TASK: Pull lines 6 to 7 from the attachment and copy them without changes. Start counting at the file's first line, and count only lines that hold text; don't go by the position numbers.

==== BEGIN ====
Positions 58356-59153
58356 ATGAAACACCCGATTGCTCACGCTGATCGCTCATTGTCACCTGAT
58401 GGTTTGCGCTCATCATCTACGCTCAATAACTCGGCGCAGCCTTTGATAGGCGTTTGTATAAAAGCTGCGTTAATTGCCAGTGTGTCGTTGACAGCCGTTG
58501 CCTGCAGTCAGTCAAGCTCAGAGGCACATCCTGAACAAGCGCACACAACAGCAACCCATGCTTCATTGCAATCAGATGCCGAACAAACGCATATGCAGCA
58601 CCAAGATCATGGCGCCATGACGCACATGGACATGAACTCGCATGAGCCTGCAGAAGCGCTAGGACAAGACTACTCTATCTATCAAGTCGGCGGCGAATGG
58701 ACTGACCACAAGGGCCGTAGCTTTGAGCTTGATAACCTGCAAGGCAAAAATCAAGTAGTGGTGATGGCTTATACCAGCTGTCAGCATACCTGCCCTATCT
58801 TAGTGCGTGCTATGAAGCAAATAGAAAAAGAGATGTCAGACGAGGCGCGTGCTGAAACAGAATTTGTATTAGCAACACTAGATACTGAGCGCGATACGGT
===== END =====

58701 ACTGACCACAAGGGCCGTAGCTTTGAGCTTGATAACCTGCAAGGCAAAAATCAAGTAGTGGTGATGGCTTATACCAGCTGTCAGCATACCTGCCCTATCT
58801 TAGTGCGTGCTATGAAGCAAATAGAAAAAGAGATGTCAGACGAGGCGCGTGCTGAAACAGAATTTGTATTAGCAACACTAGATACTGAGCGCGATACGGT